Surely computer software could not judge pictures the way we do? Attaching numerical scores to technical details is one thing, but don't we view with our hearts as well as our brains?
Well, when Google researchers are involved in AI projects, never say never. A team aims to have an approach that can land in the critic's chair to assess photos.
In a Dec. 18 posting on the Google Research Blog, Hossein Talebi, software engineer, and Peyman Milanfar, research scientist, Machine Perception, explained how their approach comes closer to guessing what humans like than previous approaches.
Say hello to the Neural Image Assessment (NIMA) system, which can closely replicate the mean scores of humans when judging photos.
"Recently, deep convolutional neural networks (CNNs) trained with human-labelled data have been used to address the subjective nature of image quality for specific classes of images, such as landscapes. However, these approaches can be limited in their scope, as they typically categorize images to two classes of low and high quality. Our proposed method predicts the distribution of ratings."
Their paper, "NIMA: Neural Image Assessment," is up on arXiv. Authors are Talebi and Milanfar. The deep CNN that they introduced was trained to predict which images a typical user would rate as looking good (technically) or attractive (aesthetically)."
The Blog called up the different factors that determine photo quality from measuring pixel-level degradations to aesthetic assessments capturing semantic-level characteristics tied up with emotions and beauty.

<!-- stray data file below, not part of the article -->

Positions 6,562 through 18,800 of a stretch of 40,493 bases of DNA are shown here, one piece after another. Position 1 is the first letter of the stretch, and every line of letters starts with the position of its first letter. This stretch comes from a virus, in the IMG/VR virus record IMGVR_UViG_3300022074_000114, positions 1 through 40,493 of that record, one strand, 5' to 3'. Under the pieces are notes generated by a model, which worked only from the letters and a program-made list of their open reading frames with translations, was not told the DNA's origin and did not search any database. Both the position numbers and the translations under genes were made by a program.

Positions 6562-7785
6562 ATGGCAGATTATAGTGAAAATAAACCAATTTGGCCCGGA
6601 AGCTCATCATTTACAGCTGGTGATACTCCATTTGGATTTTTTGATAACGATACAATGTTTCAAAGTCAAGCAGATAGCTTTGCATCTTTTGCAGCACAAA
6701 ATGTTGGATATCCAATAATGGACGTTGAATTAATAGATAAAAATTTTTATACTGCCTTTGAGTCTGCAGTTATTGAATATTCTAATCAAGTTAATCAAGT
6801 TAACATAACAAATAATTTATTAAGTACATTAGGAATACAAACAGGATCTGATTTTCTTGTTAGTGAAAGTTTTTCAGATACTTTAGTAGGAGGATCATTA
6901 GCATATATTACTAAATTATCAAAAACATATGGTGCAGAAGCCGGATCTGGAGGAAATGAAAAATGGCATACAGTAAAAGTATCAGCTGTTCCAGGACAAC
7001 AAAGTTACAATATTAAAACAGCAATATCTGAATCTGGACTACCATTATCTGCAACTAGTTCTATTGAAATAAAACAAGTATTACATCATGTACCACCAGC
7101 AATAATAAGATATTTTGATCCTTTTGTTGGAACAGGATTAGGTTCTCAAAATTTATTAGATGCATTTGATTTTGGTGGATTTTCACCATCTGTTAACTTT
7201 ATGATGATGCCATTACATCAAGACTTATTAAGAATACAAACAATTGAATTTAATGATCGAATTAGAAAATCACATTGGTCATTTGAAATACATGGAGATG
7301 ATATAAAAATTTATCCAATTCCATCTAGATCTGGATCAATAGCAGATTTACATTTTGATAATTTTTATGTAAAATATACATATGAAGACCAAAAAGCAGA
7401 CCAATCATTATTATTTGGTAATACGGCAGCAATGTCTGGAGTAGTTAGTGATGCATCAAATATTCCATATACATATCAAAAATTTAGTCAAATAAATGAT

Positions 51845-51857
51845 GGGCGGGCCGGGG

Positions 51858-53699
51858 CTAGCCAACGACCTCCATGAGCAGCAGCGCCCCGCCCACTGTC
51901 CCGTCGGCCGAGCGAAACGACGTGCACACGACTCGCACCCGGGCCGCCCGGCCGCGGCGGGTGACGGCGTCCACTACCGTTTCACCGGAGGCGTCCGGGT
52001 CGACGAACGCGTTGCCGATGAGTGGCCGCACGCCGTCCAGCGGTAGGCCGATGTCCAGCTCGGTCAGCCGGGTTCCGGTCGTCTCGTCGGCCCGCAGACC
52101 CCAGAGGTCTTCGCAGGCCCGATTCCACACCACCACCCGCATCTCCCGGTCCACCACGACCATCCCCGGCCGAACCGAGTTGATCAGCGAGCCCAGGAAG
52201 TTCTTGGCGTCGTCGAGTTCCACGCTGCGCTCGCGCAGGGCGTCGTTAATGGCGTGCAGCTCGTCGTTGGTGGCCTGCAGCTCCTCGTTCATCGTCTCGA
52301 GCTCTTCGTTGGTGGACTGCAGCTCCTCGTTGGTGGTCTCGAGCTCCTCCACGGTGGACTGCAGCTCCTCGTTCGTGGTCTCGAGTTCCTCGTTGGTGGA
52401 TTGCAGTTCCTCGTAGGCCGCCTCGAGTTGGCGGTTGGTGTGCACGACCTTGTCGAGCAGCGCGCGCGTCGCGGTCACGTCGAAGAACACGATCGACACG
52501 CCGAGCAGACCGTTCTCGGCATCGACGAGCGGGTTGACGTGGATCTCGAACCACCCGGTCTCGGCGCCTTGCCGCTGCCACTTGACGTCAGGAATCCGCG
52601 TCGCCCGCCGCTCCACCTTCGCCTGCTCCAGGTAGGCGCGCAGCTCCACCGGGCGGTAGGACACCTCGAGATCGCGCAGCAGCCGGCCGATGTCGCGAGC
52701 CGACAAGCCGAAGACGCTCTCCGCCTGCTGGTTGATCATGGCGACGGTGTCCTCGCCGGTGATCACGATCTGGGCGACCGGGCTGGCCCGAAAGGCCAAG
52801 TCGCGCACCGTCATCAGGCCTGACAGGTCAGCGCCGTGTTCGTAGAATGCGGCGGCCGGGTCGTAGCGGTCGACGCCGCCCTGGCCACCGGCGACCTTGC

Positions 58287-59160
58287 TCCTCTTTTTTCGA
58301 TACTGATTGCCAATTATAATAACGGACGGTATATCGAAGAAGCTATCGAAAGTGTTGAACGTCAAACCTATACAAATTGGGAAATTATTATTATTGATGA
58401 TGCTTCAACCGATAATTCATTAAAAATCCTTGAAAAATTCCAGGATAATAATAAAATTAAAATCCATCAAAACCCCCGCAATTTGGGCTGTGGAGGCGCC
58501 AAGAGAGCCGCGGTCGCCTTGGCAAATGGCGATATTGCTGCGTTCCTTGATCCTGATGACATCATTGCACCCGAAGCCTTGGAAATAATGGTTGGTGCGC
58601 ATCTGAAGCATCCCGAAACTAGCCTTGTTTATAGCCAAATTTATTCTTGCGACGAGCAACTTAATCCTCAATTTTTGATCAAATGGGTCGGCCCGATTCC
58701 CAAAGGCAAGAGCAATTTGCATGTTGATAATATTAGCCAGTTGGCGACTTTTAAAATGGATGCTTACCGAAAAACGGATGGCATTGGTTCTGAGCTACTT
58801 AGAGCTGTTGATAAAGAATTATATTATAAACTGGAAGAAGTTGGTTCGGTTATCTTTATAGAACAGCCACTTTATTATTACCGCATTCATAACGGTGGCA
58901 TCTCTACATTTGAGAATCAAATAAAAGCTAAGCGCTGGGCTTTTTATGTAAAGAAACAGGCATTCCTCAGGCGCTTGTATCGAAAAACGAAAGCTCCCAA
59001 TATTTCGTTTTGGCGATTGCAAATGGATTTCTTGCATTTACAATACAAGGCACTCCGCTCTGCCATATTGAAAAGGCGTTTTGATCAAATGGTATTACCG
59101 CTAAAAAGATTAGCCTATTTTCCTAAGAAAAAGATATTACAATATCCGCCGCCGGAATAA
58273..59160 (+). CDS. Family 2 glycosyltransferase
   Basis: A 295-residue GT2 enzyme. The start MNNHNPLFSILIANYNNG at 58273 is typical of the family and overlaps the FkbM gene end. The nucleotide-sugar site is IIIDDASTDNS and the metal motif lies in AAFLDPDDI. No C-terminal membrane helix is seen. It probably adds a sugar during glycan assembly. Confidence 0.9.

Jon Fingas, Engadget, remarked: "If Google has its way, though, AI may serve as an art critic."
After all, ratings are based on what it thinks you would like, technically and aesthetically.
Fundamentally, the researchers are working toward a better predictor of human preferences.
"The goal is to get a quality score that will match up to human perception, even if the image is distorted. Google has found that the scores granted by the assessment are similar to scores given by human raters," said Shannon Liao in The Verge.
Fingas stepped readers though the process:
"It trains on a set of images based on a histogram of ratings (such as from photo contests) that give a sense of the overall quality of a picture in different areas, not just a mean score or a simple high/low rating."
The authors blogged that their work on NIMA suggested quality assessment models based on machine learning may be capable of useful functions.
They may enable users to easily find the best pictures among many; or to enable improved picture-taking with real-time feedback.
However, they said, "we know that the quest to do better in understanding what quality and aesthetics mean is an ongoing challenge—one that will involve continuing retraining and testing of our models."
Why this matters: Their work indicates a way not only to score photos with a high correlation to human perception, but to optimize photo editing.
Fingas: "While there's a lot of work to be done, this hints at a day when your phone could have as discerning a taste in photos as you do."
Liao: "One day, the company hopes that AI will be able to help users sort through the best photos of many, or provide real-time feedback on photography."